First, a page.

How to Know What Colors to Layer

How to Know What Colors to Layer

Hello I really enjoy your posts. How do you layer colors to add depth to a picture. For example instead of using black use dark brown and indigo blue. I guess I’m asking how do you know what colors to layer when looking at a reference photo. Paula


Thank you for your question. This is a great question and gets right down to the heart of colored pencil work.

Learning which colors to mix to get certain results is a long-term process that involves experimentation and reading about (or watching) what other artists do.

But there are a few things you can do to make those decisions easier until they become natural to you.

How to Know What Colors to Layer

Following are three things you can do to learn color mixing more quickly.

Experiment, Experiment, Experiment

Experimenting with color is the best way for a lot of us because we can see firsthand what happens when we layer two or more colors. I’ve heard of artists who sit down with new pencils and make color swatches for every single color.

You don’t have to do that if you don’t want to, but the best way to learn which colors to mix to get new colors is by trying different combinations. Here’s an easy way to do that.

Take out a sheet of paper and start by making color swatches something like this.

The bottom row shows the first color I used.

The middle row shows that color with another color layered on top of it, and the top row shows both colors with a third color added to them.

I was testing colors for grass with this sample. You could make solid blocks of color or use whatever stroke strikes your fancy. Just put color on the paper.

This is a great way to see how each color affects all the others. If you keep these swatches in a binder, notebook or drawing pad, you’ll eventually have a very good catalog of color mixes. Of course, you need to name the colors for future reference.

Other artists make mixing palettes in which they have sheets of paper with nothing but various mixes of different colors on each sheet.

Physical Comparison

If you work from printed reference photos, you can compare your pencils with the reference photo as shown here.

How to Know What Colors to Layer

In this sample, none of the three colors I thought were closest to the greens in the photo were exact.

But I could see that I needed to add other colors to get a closer match.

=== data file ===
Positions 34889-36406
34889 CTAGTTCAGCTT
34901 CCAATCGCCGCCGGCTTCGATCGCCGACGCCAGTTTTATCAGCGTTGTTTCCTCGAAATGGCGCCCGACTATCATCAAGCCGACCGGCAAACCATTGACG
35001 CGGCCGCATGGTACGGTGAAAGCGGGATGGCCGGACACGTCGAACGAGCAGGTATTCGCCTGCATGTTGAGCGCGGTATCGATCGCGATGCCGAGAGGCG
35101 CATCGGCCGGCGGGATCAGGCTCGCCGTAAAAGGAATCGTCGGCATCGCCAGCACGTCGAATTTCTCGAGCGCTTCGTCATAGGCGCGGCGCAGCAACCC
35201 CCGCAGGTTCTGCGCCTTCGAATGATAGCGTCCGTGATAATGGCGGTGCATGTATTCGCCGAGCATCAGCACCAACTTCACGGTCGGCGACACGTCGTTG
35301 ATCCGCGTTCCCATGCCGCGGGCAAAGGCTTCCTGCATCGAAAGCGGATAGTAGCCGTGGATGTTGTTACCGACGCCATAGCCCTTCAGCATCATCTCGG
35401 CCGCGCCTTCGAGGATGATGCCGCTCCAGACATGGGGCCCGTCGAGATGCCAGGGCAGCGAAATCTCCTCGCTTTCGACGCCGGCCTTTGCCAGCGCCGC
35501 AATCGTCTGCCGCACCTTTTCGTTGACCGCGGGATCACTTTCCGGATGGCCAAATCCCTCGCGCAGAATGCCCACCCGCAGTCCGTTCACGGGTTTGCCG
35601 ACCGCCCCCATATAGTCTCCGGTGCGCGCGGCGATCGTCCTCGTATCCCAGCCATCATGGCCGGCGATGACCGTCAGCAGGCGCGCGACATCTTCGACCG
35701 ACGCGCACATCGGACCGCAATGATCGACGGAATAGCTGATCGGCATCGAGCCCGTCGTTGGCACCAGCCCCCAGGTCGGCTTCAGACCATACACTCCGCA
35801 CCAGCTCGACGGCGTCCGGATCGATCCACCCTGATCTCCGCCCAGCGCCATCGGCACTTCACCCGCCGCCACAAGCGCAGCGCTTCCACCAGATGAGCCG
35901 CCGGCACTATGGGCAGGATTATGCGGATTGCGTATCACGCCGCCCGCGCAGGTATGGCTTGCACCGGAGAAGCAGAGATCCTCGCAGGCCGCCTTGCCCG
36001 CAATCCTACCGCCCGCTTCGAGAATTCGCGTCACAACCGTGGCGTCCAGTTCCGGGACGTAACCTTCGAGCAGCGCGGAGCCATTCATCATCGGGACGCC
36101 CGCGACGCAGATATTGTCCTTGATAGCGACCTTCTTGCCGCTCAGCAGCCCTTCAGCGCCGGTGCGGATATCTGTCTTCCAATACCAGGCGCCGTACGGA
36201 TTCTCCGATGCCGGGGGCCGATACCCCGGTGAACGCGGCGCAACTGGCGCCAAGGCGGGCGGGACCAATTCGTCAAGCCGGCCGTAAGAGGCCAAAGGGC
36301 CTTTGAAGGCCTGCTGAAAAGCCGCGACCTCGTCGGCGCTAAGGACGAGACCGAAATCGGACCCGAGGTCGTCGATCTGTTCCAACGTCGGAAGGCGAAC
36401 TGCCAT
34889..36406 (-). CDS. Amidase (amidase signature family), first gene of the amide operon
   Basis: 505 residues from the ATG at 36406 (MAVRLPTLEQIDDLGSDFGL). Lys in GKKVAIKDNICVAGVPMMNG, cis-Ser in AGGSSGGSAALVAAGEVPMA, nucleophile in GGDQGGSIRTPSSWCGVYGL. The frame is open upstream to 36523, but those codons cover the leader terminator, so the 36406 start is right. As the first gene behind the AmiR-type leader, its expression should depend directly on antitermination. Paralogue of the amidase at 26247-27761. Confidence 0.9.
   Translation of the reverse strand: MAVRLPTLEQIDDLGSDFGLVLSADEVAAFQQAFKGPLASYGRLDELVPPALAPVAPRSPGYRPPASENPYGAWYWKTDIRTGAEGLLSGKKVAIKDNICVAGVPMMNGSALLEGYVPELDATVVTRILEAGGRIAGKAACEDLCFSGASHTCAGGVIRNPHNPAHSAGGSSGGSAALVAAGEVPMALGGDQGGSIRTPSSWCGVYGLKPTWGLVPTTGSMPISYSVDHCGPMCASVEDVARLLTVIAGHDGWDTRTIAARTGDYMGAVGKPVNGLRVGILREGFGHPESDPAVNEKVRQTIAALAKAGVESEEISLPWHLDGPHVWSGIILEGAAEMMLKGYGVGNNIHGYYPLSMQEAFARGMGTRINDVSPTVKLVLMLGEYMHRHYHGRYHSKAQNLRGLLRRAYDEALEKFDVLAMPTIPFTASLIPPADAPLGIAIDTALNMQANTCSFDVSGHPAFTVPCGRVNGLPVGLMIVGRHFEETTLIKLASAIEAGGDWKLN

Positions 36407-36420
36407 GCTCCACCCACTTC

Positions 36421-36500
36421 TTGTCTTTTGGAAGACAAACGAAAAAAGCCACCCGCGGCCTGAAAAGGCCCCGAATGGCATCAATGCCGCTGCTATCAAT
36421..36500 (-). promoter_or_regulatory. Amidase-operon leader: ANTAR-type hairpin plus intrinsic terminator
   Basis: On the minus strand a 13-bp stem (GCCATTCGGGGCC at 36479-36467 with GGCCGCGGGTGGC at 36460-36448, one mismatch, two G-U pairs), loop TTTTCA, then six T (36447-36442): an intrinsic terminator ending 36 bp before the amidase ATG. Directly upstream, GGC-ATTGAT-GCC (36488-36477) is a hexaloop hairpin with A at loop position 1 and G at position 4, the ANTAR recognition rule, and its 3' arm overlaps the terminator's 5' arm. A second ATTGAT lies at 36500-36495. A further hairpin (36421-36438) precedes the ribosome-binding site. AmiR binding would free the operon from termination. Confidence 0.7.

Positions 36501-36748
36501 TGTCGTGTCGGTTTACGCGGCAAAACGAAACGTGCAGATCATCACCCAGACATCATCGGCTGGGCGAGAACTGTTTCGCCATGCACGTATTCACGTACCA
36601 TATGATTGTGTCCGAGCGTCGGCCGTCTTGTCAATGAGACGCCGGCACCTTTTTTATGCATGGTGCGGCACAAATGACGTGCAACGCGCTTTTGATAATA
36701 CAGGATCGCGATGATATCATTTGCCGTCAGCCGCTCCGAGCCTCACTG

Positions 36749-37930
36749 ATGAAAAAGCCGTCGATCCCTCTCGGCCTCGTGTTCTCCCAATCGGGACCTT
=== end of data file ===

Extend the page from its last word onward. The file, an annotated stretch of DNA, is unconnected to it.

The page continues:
For example, if I used the pencil in the left, I’d have to add a cooler, bluish color to tone down the warmth of that green.

If I used the pencil on the right, I’d have to layer a warmer, yellowish color because this green is very cool and blue.

You can do something like this with digital photos, too. Be aware, however, that it can be more difficult to get a good match because digital images are illuminated differently than your pencils will be. I list other options for doing this here.

Reading and Watching

Another way to get the basic knowledge is by reading good art books or watching videos.

In my opinion, the best art book on color mixing with colored pencils is Amy Lindenberger’s book, COLORS: A Workbook. I bought that book when it first came out and did most of the exercises. I’d been using colored pencils for years by then, and I still learned a lot.

Whatever book you buy or video you watch, don’t just read or watch. Do the exercises. Doing the exercises helps imprint the information on your brain in a practical fashion.

It’s also a great way to add to your color chart or swatch collection!

Knowing What Colors to Layer for Specific Results

There are no short-cuts. It’s all about drawing often enough to learn which colors to mix for whatever new color you want.

Remember, you don’t have to do all this drawing on actual artwork, although there’s nothing wrong with that.

Find a method that is enjoyable enough that you want to do it, then practice that method diligently.

Then apply what you learn to your artwork.

It won’t be very long before you discover that making the right choices is happening almost without thinking about it!

I hope that helps. This subject is pretty involved, and difficult to give a short answer for!

*This post contains affiliate links.


  1. Gail Jones

    Good article Carrie. I do my own color swatches on scrap paper when I go to start a project. Usually I just do one color by itself, but I tend to know what colors I can mix to get what I want…so that is all I usually need. If I need a couple colors mixed and I can’t decide between several close ones, I will then do another swatch of those combos. BTW…card stock is great for using to make color swatches.

    1. Gail,

      That’s a good method. I do something like that, too. But I’ve been doing colored pencil work (and oil painting) for so long that I’ve learned what works and what doesn’t. Usually, if I have to make color swatches, it’s because I need a particular color for something I haven’t done before.

      Thank you for reading, and for commenting!

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